So is anyone actually convinced that for-profit companies like Meta or Apple (the king of walled gardens) have suddenly become free-spirited entities, willing to cooperate for the greater good rather than their quarterly earnings? Yeeeah, right.

(Not to mention whether we want a company with a track record like Meta to be an essential part of the metaverse.)

But You Gotta Make Hay…

…while the hype is still hot. No wonder marketing agencies worldwide are jumping on the train, further propelling a vision of the metaverse that is likely not coming to fruition. Just say "metaverse," and everybody gets nervous and throws money around because nobody wants to miss "the next big thing."

Even Gartner, whose Hype Cycle is usually a pretty good indicator, writes:

Because no single vendor will own the metaverse, Gartner expects it to have a virtual economy enabled by digital currencies and nonfungible tokens (NFTs). The metaverse will impact every business that consumers interact with every day.

They write this even though in their Hype Cycle report for 2021, NFTs are just beyond the peak of hype. The first signs of the NFT bubble bursting are already there.

Brave new world
Blinded by the goggles. Photo by Lux Interaction / Unsplash

It's an astonishing spectacle that again reveals a lack of critical thinking across the board. Many seem blinded by the VR goggles.

Sure, you can develop a VR experience to promote your product and services. You can collaborate with game studios to create unique experiences. But in the end, it comes down to strategy. Why are you doing it? Because it drives value? Because it's an experiment? Or because of FOMO?

The inevitable fragmentation of the metaverse in thousands of applications will be the downfall of the digital utopia. We will get many different metaverses. In the end, there's little difference between metaverse apps and video games, each an entity of its own. They might be fantastic experiences, but they also might be bad.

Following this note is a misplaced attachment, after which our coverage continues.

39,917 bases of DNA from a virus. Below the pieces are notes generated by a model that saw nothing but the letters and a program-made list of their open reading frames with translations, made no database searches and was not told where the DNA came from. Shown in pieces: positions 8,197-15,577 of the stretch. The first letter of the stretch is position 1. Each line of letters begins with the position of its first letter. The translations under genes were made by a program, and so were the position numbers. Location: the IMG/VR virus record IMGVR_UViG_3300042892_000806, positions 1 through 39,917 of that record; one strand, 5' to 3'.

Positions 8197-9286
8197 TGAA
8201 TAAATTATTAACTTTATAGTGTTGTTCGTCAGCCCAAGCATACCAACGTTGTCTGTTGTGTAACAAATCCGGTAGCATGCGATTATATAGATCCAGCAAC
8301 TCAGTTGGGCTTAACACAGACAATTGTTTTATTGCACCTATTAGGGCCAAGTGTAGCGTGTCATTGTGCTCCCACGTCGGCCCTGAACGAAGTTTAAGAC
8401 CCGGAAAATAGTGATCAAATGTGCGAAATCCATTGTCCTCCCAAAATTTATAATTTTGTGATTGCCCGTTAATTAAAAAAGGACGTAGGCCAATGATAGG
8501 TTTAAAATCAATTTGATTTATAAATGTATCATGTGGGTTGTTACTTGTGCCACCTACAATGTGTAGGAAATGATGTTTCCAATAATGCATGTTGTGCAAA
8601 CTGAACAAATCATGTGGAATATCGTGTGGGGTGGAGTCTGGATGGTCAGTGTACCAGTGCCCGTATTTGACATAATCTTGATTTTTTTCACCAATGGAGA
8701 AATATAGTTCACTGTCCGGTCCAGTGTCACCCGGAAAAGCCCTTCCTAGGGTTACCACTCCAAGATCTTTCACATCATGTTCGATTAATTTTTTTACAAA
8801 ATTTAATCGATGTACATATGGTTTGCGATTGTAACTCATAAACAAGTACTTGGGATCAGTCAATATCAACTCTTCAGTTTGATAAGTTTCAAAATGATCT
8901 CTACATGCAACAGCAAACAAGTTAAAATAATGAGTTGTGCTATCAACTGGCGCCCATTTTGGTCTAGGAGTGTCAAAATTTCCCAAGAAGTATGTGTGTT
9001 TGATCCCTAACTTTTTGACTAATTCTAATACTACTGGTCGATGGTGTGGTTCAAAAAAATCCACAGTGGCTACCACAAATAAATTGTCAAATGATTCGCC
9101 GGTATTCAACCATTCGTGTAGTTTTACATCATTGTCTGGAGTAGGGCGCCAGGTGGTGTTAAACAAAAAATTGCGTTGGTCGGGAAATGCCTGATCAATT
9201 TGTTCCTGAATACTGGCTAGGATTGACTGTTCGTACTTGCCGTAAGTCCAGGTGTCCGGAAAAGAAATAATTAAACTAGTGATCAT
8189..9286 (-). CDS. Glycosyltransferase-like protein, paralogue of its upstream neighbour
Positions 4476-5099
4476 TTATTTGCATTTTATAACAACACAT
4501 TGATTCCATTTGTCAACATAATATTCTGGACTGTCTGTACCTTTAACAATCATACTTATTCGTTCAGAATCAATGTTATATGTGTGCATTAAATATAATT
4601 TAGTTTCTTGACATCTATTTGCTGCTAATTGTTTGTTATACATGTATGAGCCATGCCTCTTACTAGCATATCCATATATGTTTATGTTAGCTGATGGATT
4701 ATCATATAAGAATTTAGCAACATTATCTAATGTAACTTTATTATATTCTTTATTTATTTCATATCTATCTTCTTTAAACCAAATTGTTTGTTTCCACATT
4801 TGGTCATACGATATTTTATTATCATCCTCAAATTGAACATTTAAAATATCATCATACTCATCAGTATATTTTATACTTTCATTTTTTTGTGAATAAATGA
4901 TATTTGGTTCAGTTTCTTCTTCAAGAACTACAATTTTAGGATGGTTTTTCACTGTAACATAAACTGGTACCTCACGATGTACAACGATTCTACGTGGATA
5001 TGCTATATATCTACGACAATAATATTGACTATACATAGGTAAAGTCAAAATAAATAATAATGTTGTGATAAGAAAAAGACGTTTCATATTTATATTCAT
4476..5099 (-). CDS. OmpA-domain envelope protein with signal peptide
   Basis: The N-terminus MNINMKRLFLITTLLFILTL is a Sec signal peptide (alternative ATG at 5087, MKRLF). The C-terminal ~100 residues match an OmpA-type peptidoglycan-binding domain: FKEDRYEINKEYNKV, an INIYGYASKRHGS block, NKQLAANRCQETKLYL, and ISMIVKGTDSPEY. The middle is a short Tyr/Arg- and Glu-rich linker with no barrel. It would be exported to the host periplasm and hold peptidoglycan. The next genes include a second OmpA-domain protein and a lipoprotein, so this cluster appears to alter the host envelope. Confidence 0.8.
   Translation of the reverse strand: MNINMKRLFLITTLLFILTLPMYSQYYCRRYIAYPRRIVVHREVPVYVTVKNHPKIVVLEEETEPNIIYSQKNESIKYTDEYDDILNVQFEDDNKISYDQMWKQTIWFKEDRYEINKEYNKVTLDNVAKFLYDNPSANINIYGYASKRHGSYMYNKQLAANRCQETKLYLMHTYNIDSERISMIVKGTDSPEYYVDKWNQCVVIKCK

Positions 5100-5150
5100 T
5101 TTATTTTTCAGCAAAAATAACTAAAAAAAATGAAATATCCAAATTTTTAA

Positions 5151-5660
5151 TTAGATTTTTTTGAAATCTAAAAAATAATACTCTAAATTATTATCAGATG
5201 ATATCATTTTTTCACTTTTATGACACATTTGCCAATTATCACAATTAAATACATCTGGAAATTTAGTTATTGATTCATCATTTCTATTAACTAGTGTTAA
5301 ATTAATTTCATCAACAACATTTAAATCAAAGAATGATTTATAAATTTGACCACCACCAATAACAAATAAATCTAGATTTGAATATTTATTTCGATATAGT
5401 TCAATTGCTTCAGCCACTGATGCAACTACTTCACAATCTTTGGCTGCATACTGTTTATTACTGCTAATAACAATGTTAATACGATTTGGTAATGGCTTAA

A Flawed Concept

For the sake of argument, let's imagine—even if against all odds—there will be a singular instance of the metaverse: Will it be any good?

If we look at who's investing with which intent in mind, the metaverse will be an abundance of additional marketing for products. Flashy signs point you to the next digital brand store to buy a digital thing for real money. Sounds familiar? Ah yes, it's a second Second Life.

The notion to go back to normality is something we all experienced in the pandemic, but little thought has been dedicated to whether we should probably create a new normal. Because maybe the old normal wasn't so great in the beginning.

The corruption of emerging technologies and concepts by the current normal can be seen everywhere:

  • Cryptocurrencies promise a decentralised monetary system but remain a risky gamble for those with money to invest.
  • NFTs promised a new way for digital creators to earn money but turned out to be a device for hypercapitalism and speculation that counters the original idea of the free remix culture of Web 2.0.

So even if there weren't any urgent real-world problems for humanity to solve, the digital copy of the current system would inevitably lead to a duplication of its issues ranging from hate speech and harassment to marginalisation and inequality. Moreover, the romantic idea of bringing the world closer together has failed spectacularly, as Facebook proved repeatedly.

Nothing so far indicates that the metaverse will inspire much needed societal change. It won't solve existential problems like climate change or the widening wealth gap. It's a recreation of the existing with a single purpose: consumption. Welcome to the Metaworse.